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Mark 132 - Restoration



And they asked him, “Why do the teachers of the law say that Elijah must come first?”


Jesus replied, “To be sure, Elijah does come first, and restores all things. Why then is it written that the Son of Man must suffer much and be rejected? But I tell you, Elijah has come, and they have done to him everything they wished, just as it is written about him.”


Mark 9:11-13


After the death of Mary Ann’s parents, their possessions were split up between the three daughters. While there was nothing of historic or great financial significance or value, she picked out some furniture that meant a lot to her.


One piece was the kitchen table that she grew up eating at. It was made of solid maple and its finish had been stripped some 30-plus years ago. The intent had always for it to be refinished, but no one ever got around to it.


The other piece of furniture was a secretary that sat in the dining room where her parents opened the mail, paid bills. It was veneered and made of a softer wood.


Both pieces had witnessed a lot of living. They were what you’d expect to find in the home of an active family; dings, nicks, stains, scratches. There was a particularly nasty mark on the kitchen table where a hot pot had been placed without anything to protect the wood. They were both in need of refinishing and restoration before they could be returned to use.


While the furniture, wood, and pieces were different, you always did some things the same. You only and always sanded with the grain. You wiped a thin coat of stain with a rag, removing any excess. Using a foam brush, you applied a thin coat of polyurethane to protect the wood, allowing it to dry completely before a light sanding.


But because the piece had differences, they also needed to be treated differently. The veneer on the secretary was only lightly sanded, or you could wear through to the wood underneath. Because the kitchen table was constructed of a very hard wood, it required more rigorous sanding.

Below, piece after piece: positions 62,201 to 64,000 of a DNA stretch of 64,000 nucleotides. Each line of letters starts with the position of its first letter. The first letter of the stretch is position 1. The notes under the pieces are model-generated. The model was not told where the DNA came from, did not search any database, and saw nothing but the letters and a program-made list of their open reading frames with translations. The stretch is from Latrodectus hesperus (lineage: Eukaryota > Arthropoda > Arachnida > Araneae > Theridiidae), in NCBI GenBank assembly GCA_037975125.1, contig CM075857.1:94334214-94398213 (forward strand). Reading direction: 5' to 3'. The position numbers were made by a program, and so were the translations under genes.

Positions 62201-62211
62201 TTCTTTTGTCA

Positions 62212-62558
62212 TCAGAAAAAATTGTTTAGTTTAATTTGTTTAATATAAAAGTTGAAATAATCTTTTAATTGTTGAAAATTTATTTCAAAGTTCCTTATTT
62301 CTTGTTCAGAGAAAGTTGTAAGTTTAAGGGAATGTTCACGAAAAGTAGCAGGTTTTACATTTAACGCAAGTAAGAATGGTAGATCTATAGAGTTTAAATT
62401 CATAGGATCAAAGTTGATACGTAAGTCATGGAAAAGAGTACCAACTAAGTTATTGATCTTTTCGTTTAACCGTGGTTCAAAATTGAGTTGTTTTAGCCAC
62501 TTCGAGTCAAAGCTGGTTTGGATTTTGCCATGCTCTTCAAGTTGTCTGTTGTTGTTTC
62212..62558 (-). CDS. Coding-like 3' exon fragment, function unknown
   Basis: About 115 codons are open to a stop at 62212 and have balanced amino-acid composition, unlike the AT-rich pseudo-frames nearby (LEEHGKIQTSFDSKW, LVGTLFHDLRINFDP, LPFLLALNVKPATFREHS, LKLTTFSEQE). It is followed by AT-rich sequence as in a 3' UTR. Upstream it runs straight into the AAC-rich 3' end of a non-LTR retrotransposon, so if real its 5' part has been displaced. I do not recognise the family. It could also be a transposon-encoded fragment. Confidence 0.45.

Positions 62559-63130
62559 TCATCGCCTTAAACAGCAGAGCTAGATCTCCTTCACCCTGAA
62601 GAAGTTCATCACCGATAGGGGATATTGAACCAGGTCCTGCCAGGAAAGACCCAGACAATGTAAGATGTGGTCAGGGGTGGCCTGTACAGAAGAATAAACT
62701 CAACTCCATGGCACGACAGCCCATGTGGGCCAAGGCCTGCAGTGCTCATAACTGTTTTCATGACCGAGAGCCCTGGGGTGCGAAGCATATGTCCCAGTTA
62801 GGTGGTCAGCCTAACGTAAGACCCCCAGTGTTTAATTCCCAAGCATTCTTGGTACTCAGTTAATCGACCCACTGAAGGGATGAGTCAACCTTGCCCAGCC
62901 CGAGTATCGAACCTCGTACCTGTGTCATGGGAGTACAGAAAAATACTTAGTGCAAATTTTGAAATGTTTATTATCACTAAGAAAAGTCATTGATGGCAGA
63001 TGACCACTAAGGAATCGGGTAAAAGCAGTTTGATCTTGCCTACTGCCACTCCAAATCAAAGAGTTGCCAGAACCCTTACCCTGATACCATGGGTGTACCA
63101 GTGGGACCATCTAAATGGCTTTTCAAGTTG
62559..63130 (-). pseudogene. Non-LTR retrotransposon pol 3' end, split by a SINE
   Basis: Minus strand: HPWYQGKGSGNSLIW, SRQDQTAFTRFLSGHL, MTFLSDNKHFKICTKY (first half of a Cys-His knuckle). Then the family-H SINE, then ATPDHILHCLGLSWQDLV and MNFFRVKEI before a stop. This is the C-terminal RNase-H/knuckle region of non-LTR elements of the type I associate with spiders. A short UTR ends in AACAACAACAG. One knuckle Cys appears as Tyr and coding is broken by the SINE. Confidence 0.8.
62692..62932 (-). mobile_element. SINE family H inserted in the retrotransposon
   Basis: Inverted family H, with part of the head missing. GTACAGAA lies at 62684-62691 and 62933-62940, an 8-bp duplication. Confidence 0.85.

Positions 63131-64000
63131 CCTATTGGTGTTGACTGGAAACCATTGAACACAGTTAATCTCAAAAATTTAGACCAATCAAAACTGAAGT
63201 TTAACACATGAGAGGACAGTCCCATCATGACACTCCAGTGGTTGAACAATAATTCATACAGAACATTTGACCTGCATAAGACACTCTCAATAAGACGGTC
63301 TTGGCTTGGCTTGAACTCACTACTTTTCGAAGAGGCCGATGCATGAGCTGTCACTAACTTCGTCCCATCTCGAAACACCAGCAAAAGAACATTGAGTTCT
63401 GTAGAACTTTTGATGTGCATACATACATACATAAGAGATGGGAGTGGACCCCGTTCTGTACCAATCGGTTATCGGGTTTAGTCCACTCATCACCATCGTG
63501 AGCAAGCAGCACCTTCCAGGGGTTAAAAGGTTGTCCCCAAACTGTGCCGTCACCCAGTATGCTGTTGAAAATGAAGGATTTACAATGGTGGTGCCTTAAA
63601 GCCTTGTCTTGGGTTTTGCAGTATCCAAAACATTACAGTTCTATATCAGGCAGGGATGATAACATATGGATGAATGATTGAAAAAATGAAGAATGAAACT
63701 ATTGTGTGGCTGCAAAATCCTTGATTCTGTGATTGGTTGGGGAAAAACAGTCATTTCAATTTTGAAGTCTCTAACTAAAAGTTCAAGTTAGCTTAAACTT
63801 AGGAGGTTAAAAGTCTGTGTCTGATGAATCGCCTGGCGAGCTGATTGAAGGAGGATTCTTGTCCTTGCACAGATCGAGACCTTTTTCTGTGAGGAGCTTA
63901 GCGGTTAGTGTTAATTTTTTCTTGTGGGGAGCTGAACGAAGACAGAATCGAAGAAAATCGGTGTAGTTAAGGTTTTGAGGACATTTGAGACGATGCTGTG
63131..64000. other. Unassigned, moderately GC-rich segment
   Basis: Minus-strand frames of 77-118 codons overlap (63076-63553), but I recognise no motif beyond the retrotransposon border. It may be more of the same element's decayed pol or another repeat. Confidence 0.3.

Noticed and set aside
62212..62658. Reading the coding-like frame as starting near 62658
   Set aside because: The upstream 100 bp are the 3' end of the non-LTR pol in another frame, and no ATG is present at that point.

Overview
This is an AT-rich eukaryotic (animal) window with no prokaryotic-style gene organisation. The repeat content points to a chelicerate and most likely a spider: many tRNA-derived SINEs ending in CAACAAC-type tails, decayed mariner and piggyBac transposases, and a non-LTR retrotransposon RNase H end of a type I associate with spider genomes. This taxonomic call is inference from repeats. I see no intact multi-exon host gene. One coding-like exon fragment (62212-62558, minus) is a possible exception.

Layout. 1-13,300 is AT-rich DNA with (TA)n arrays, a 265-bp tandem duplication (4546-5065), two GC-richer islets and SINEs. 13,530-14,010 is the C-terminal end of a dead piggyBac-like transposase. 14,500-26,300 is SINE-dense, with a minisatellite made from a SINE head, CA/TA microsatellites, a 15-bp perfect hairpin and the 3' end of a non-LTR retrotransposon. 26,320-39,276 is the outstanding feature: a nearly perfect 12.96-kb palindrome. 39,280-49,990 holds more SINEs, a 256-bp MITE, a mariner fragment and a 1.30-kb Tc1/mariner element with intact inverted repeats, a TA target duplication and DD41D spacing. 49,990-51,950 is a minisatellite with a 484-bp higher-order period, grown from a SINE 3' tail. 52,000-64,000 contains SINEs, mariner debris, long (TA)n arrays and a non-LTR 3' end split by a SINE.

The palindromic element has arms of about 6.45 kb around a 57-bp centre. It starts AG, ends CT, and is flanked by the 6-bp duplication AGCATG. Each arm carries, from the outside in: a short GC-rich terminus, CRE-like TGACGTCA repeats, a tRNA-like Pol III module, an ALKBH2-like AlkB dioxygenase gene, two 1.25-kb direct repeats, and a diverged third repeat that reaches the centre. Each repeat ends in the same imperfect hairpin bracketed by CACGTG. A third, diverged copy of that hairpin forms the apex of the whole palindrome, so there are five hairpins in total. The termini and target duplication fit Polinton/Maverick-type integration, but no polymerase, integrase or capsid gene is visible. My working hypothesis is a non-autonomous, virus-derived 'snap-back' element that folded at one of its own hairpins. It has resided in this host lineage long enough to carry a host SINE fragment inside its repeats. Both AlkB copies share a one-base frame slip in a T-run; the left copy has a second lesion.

Both pieces had legs that needed to be stripped, sanded, and refinished. Both had a lot of significant dings that needed attention. But that’s where the similarities ended. The kitchen table legs were relatively smooth, making them easier and straightforward to work with. The secretary legs were short and carved, so they needed a lot of time-consuming, detailed, hand work.


Restoration is like that. There are some things that are in common, and there are things that are unique. Some restoration techniques and skills apply to just about everything Some restoration skills are only needed in certain, special circumstances.


When Jesus talks about Elijah, he says that in the sequence of things, Elijah comes into public view first. When Jesus describes Elijah, he says that Elijah “restores all things.”


Jesus is saying that this Elijah will start the continuing restoration. This restoration is not completed but was started by Elijah. And Elijah isn’t sitting back, letting the restoration happen. No, Elijah is actively engaged and involved with the restoration.


This is what a Jesus kind of restoration looks like. And this is the same kind of restoration that Jesus wants to perform in you and me. We are to be actively engaged, energized, getting our hands dirty with the restoration of our lives. The lives of those around us. And the world in general.


So roll up your sleeves, get your head in the game, be totally ready to receive the gift that’s coming when Jesus arrives. Don’t lazily slip back into those old grooves of evil, doing just what you feel like doing. You didn’t know any better then; you do now. As obedient children, let yourselves be pulled into a way of life shaped by God’s life, a life energetic and blazing with holiness. God said, “I am holy; you be holy.”


1 Peter 1:13-16, MSG


We are to roll up our sleeves, get into the game. Actively be part of his team. Everyone on the team should practices hard. Study hard. Works together. Listen. Learn from the coach. When we’re on the field, we’re to play hard and smart together. Follow instructions from the coach on the sidelines. When we’re on the sideline, we’re to support and cheer on those on the field.


On a team, everyone is to be ready to go in and do their best. We need to be ready, willing, and able to take the field when called to. And when called out of the game, run out while encouraging the person replacing us.


We all have a role to play in God’s restoration. What’s your role?

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